Discovery: genes determine the life expectancy of cancer patients
A new study, carried out by scientists from the United States, involved 365 people suffering from pancreatic adenocarcinoma. The tumor could be removed surgically. The researchers have found that the life expectancy of patients depends on changes in the four genes, The Indian Express reports.
After surgical interventions, the scientists extracted and decoded the DNA of the affected and normal tissues. The experts focused on KRAS, CDKN2A, SMAD4 and TP53 genes. The study has shown that relapse occurred more quickly in participants with changes in 3 or 4 genes. In addition, the overall survival rate was lower compared to the patients who had changes in 1 or 2 genes.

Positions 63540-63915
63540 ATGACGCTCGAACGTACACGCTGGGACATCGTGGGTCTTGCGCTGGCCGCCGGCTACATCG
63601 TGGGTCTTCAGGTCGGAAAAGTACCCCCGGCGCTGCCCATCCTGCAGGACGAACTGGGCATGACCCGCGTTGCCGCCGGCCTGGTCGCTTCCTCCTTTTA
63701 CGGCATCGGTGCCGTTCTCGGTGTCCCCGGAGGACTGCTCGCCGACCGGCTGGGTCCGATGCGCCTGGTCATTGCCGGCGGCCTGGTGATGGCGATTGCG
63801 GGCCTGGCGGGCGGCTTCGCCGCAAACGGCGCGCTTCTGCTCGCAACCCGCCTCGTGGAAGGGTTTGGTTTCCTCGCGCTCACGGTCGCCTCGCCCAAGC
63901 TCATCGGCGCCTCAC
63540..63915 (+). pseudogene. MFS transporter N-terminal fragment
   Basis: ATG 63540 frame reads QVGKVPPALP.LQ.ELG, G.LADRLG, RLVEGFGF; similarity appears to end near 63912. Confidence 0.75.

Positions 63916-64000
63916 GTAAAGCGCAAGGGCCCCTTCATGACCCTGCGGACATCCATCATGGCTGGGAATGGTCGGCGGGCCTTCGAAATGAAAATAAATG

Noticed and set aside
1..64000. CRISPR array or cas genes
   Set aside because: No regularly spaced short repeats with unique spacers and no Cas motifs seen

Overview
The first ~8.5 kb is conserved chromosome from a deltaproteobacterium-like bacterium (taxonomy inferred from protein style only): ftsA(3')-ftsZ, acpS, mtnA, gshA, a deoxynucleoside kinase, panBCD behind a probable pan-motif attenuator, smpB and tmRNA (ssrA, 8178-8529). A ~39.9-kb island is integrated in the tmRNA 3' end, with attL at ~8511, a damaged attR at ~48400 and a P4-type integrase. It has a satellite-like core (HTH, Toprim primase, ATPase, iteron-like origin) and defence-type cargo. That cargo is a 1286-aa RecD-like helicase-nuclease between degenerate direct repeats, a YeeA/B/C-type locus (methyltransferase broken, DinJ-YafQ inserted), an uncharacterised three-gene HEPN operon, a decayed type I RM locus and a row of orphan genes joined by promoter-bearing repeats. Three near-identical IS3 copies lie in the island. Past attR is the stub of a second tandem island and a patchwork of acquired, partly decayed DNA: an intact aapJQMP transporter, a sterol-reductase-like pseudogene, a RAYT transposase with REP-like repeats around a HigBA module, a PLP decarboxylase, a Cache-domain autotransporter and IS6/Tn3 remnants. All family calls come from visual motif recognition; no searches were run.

In addition, researchers from the University of Melbourne claim that pancreatic cancer is not a single disease, but four different diseases. Each of these diseases is associated with different genes and chances of survival. Due to this the therapy should be different. The genomes of 456 people with pancreatic cancer have been studied for 7 years. The experts have revealed 10 genetic pathways and 32 genes mutated in tumors constantly.
Source: The Indian Express.